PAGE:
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Shiffrin posts fastest downhill training time in advance of World Cup finals

Season’s final four races will decide FIS Alpine ski World Cup overall globe

Mikaela Shiffrin tests out the Courchevel (FRA) World Cup downhill course in Tuesday’ training run, where she posted the top time in the field.
Alessandro Trovati/AP photo

Somewhere out there, Europe’s “The Final Countdown” is blasting. It all comes down to this, folks.

Heading into the FIS Alpine ski World Cup finals in France, Mikaela Shiffrin has a 56-point lead over her Slovakian rival Petra Vlhova for the most prestigious annual prize in the sport. The final four races on the 37-event calendar — a downhill and super-G in Courchevel Wednesday and Thursday, and a slalom and giant slalom in Meribel Saturday and Sunday — will determine if the Edwards star will win her fourth overall globe or if Vlhova will nab a second straight.

Tying Lindsey Vonn for the most overall globes (four) by an American seems like a pleasant way to place the 2022 Olympics in the rear view mirror. It’s not that simple, though, according to Shiffrin’s camp.



“I think you can’t take the sting out of that experience in China,” Mike Day, one of Shiffrin’s coaches, told NBC Sports from France on Monday. “[The overall title] would have meaning, but, ultimately, I think the experience in China’s something that will be long lasting, and this is something separate from that.”

According to Day, Shiffrin’s team was so absorbed with excelling in those five individual Olympic events, three of which ended with a DNF, the overall title pursuit didn’t come into focus for him until he read of it in the press recently. Unlike her last title-winning season, a record-breaking 17-win 2018-2019 campaign wherein the 20-pound trophy was handily secured in advance of the final weekend, this one could come down to the final race of the season — Sunday’s giant slalom.



“It’s not necessarily the 17-win seasons that ultimately define you,” Day told NBC Sports. “It’s the ones that you really have to claw and fight.”

Each race winner this week will earn 100 points, with 80 to second, 60 to third, 50 to fourth and on down a descending scale through 15th place (this differs from non-finals races, where points are awarded through 30th place). That means 400 points are up for grabs, starting with Wednesday’s downhill.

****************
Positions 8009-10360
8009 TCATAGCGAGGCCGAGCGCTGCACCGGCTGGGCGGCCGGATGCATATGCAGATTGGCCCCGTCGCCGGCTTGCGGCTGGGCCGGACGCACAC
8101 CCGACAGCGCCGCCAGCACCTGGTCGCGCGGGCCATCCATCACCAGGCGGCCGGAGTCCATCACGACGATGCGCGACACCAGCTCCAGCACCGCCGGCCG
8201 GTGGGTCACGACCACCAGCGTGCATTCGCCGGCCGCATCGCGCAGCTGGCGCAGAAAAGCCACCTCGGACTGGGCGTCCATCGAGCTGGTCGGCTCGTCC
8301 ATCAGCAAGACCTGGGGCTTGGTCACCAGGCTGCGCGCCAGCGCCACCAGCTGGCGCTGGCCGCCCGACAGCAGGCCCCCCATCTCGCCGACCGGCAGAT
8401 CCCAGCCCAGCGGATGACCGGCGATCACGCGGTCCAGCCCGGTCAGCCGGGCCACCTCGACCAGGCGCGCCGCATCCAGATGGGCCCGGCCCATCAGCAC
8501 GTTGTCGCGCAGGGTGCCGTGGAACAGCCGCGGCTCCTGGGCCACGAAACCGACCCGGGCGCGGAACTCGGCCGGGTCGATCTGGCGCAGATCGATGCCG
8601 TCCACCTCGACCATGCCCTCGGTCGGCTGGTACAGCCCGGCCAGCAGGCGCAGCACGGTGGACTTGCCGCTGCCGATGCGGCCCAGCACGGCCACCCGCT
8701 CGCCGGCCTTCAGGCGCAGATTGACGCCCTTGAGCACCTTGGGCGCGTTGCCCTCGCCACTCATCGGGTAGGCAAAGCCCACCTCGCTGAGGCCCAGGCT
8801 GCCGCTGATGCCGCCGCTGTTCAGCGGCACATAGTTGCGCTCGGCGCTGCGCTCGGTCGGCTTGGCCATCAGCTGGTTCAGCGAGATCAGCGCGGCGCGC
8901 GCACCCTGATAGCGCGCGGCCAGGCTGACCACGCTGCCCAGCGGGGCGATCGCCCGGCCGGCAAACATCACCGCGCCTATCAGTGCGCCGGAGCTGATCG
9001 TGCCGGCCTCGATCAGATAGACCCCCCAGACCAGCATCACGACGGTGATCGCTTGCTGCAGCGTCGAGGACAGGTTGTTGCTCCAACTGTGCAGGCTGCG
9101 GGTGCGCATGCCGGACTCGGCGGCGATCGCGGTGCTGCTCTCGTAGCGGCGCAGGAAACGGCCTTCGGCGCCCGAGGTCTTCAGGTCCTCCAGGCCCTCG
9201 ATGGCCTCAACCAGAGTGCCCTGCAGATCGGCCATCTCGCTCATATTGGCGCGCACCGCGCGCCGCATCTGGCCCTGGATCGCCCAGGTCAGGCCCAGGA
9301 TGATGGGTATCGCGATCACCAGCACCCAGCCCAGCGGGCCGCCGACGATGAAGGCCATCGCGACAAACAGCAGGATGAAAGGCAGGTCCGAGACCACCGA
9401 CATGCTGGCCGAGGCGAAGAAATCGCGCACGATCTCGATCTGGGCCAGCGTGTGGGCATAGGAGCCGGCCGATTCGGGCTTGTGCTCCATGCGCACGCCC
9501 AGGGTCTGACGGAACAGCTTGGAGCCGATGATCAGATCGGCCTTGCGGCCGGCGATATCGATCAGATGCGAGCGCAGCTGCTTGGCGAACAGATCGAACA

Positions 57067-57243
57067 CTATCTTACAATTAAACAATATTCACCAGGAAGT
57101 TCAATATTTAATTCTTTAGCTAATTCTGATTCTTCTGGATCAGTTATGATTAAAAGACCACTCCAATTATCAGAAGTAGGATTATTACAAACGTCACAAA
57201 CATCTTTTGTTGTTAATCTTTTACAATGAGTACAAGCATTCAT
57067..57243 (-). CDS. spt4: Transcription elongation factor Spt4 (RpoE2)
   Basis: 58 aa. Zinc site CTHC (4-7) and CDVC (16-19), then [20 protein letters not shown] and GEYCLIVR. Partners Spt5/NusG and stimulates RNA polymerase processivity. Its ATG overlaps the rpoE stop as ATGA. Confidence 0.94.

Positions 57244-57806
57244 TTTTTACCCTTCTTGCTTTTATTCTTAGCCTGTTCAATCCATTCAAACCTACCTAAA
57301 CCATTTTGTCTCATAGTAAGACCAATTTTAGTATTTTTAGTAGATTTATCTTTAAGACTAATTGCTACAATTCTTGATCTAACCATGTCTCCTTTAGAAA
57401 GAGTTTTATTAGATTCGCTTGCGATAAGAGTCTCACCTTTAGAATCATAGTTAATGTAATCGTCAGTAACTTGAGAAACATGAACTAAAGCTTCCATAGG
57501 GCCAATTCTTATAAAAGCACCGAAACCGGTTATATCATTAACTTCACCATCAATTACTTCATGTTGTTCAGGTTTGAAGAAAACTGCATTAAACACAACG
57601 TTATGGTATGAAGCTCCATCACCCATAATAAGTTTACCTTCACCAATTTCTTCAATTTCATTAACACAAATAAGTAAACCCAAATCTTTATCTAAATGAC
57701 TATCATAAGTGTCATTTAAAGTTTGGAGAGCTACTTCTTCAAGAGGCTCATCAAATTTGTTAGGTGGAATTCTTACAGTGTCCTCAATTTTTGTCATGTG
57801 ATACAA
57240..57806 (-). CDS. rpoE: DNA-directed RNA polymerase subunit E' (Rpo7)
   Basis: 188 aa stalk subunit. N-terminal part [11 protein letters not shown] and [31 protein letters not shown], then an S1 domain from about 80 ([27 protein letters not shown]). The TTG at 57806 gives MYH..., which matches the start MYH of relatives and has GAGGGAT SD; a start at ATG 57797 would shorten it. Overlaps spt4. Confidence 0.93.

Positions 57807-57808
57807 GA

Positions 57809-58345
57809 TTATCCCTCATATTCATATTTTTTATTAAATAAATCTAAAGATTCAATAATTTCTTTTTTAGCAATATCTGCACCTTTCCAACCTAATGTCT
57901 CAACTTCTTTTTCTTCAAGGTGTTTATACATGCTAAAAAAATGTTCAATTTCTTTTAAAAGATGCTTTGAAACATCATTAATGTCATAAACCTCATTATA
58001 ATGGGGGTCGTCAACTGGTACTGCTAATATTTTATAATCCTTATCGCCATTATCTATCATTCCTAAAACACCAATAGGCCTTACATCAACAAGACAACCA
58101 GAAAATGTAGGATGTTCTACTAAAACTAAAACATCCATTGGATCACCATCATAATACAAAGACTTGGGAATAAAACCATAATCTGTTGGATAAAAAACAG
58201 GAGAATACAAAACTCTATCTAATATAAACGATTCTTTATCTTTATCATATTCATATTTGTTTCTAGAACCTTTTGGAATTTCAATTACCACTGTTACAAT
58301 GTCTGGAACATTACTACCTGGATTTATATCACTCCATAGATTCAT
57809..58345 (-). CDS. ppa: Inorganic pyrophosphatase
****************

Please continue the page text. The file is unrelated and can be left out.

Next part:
Niether Vlhova or Shiffrin have placed in the top-15 in the event this year, but Shiffrin posted the top time on the Eclipse slope in Tuesday’s training run, 0.75 seconds ahead of Olympic downhill gold medalist Corinne Suter. Vlhova was ninth, 1.44 seconds behind the American.

Mikaela Shiffrin tests out the Courchevel (FRA) World Cup downhill course in Tuesday’ training run, where she posted the top time in the field.
Harald Steiner/AP photo

Ski Racing Media reported that Shiffrin and her boyfriend, current men’s downhill discipline leader Alexander Aamodt Kilde of Norway, have been sharing scouting reports on the frighteningly fast track which boasts an average gradient of 30%, higher than the 27% of the Kitzbuehel’s legendary Streif.

“We’ve been trying to analyze it together – I told her to be thinking about not being satisfied with the speed she has because it’s a course where you can really tighten up the line and also be smart in places, where she is the best skier in the world,” Kilde told Brian Pinelli.

“It’s fun to see her execute the way that I’d also like to do it, so I’ll try again tomorrow.”

According to Kilde, the new Courchevel course is technical.

“It’s for sure a course that turns more than we’re used to, so have to find a good plan for tomorrow and try to stay in the line – that’s the most important thing,” Kilde told Ski Racing Media.

Thursday’s super-G is an event Shiffrin has a stronger track record in than Vlhova. When the event moves to Meribel for the technical disciplines, the 27-year-old Slovakian Olympic slalom gold medalist figures to be the favorite. It’s a shocking reality, especially considering Shiffrin won her 47th career slalom World Cup this January, the most ever in a single discipline for men or women. One could argue the final event — Sunday’s giant slalom (where Shiffrin is still mathematically eligible to claim the season title) — is the toughest one to call. And it could very well decide everything.

“It’s the final countdown.”

World Cup Finals – Courchevel/Meribel (FRA) Women’s Alpine ski schedule

March 16 – Downhill (11:30 CET)

March 17 – Super-G (10:00 CET)

March 19 – Slalom (1st: 10:30 CET/2nd: 13:30 CET)

March 20 – Giant Slalom – (1st: 9:00 CET/2nd: 12:00 CET)

FIS Women’s Alpine ski World Cup Overall Standings

Mikaela Shiffrin, USA – 1,245

Petra Vlhova, SVK – 1,189

Federica Brignone, ITA – 931

Sofia Goggia, ITA – 851

Sara Hector, SWE – 742

FIS Women’s Alpine ski World Cup Giant Slalom Standings

Sara Hector, SWE – 522

Tessa Worley, FRA – 517

Mikaela Shiffrin, USA – 471

Petra Vlhova, SVK – 431

Marta Bassino, ITA – 276

 


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